Having done this process during my career, it can be done, but it does take time. If the actual data is intact, and the damage does not extend too far, excellent results are possible, but there are no guarantees.

In terms of recovery, the most important question is: How valuable is the data, as compared to restoring the volume to a new disk from the most recent backup. In any event, I still strongly recommend identifying how this happened to prevent a repeated incident.

- Bob Gezelter, http://www.rlgsc.com
KW
Occasional Contributor

Re: INDEXF.SYS corrupted..

All masters,

I never got the opportunity to try out all the useful steps, the production had put on pressure to receovery everything within few hours. I worked through the night, directly replaced a new disk and restore all the data from the backup tape - at least tested the backup and recovery steps works :)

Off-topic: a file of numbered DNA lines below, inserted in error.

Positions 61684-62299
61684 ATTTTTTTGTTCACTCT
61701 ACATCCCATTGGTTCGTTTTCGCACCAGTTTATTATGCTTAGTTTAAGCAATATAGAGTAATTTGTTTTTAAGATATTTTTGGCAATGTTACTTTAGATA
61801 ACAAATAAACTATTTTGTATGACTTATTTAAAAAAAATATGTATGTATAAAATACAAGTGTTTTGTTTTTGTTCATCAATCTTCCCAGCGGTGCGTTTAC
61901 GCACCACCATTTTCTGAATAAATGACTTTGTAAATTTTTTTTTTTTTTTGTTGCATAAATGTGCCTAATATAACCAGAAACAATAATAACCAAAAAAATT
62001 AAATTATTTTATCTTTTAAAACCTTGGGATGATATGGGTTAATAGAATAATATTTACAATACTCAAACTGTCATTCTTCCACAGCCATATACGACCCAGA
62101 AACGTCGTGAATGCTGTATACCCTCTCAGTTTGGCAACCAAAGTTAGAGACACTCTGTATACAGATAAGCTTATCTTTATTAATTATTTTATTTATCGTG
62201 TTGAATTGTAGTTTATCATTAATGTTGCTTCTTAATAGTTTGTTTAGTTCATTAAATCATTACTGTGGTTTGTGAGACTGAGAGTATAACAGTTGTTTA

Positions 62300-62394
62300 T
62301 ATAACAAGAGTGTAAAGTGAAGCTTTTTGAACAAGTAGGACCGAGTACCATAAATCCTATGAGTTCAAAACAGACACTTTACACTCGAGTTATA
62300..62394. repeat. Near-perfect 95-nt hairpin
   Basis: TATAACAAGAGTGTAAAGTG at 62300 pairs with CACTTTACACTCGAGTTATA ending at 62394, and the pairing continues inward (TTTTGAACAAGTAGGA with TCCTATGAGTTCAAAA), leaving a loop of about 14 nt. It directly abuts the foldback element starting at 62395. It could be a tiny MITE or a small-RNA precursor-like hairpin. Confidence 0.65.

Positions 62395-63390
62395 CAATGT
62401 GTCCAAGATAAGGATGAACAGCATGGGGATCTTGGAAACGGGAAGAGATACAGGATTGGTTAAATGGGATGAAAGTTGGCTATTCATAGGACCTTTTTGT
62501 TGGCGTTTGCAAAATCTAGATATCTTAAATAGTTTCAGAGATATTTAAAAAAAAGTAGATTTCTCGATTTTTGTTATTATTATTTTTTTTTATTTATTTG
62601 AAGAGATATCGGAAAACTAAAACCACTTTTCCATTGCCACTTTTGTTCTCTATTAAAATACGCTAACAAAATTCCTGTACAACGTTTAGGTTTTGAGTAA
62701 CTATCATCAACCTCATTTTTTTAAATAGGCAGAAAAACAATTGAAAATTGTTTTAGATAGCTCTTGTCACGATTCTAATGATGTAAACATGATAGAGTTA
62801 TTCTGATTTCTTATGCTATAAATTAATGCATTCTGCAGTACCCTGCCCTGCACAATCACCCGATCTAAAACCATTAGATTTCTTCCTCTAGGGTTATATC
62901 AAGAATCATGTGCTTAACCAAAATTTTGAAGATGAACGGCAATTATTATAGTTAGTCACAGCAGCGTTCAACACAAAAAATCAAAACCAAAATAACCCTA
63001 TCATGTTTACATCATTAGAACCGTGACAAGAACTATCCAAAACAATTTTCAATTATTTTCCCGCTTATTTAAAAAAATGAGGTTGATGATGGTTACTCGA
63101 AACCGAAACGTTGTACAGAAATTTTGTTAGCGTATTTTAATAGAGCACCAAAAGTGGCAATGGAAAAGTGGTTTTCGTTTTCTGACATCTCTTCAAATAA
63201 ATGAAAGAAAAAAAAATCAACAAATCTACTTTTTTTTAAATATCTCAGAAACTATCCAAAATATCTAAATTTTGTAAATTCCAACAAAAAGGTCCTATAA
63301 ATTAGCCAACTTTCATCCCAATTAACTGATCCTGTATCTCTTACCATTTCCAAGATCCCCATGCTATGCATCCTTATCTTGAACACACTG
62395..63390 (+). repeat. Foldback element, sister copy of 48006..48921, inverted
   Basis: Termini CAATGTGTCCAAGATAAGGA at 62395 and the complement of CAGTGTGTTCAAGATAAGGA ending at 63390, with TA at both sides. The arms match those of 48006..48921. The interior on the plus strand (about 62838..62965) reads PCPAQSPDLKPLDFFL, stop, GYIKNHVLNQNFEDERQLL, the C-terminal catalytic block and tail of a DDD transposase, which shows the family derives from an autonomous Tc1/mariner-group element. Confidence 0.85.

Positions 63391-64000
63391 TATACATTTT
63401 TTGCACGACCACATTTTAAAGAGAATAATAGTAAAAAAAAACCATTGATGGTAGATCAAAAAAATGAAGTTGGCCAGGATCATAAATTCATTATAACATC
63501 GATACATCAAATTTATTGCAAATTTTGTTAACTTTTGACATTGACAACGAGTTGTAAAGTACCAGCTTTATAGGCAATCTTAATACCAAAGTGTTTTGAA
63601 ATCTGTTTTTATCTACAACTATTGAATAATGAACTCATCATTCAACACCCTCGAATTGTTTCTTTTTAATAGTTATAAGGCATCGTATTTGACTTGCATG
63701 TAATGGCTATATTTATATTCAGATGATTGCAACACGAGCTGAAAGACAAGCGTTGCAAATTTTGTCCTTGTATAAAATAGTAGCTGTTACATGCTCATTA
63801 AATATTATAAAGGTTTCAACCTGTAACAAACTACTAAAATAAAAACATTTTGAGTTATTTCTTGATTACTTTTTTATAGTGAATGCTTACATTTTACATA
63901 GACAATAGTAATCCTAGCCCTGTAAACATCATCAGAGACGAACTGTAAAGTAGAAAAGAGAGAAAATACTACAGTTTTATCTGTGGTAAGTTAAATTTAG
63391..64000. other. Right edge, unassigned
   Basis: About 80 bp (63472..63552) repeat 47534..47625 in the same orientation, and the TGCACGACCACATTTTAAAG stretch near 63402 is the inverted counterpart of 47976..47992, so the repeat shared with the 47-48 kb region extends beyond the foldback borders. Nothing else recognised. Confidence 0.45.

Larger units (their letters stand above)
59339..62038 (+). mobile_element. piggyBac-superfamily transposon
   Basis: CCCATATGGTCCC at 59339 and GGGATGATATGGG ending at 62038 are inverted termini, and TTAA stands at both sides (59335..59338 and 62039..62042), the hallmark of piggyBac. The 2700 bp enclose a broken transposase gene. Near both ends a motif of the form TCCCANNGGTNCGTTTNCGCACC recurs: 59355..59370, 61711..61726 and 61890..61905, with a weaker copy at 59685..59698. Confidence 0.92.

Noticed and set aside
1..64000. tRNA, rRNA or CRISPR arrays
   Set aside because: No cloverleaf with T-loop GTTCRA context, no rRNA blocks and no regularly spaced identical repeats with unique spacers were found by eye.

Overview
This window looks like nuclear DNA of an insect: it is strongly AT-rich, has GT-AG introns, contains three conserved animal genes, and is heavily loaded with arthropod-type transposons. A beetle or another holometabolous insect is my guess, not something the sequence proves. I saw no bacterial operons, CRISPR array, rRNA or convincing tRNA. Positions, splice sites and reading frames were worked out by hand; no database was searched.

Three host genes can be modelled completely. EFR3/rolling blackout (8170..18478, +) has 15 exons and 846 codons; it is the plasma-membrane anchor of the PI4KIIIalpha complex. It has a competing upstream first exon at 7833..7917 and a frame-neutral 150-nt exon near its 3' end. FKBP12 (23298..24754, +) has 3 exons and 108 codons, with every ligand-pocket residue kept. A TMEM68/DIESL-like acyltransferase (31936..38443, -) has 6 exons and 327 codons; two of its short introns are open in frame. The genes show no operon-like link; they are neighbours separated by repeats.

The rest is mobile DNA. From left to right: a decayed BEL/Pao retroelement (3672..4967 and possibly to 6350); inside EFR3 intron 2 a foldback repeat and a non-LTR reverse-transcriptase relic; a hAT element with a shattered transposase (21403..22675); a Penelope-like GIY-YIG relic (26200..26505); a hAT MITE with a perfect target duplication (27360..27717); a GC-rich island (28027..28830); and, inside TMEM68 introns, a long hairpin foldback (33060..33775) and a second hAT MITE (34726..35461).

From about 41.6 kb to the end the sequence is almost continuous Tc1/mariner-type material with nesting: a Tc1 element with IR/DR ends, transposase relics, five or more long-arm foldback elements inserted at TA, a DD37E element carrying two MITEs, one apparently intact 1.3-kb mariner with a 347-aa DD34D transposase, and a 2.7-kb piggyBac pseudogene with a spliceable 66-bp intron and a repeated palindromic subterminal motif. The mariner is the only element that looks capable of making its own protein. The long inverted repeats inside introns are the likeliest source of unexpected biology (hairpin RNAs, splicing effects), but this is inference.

"Possibly a program with LOGIO priv overwriting the first few blocks of the disk." This is very useful info, the next steps need to find out why this happended and how to present it. Any clue how to investicate this?

Volker Halle
Honored Contributor

Re: INDEXF.SYS corrupted..

KW,

without the data from the corrupted disk, which you could look at by dumping the blocks and trying to draw conclusions from the contents to guess about which application might have written that data, it won't be possible to make an educated guess at what might have happened.

You could still dig through .LOG files from the relevant period of time (minutes or hours before the problem has been first detected) to try to spot anything unusual.

Volker.
Robert Gezelter
Honored Contributor

Re: INDEXF.SYS corrupted..

KW,

From your followup posting "... directly replaced a new disk and restore all the data from the backup tape - ..."

If there is not a miscommunication here, and you retained the original corrupted disk unaltered, then it may be possible to identify what happened.

Please confirm that the original disk is preserved.

- Bob Gezelter, http://www.rlgsc.com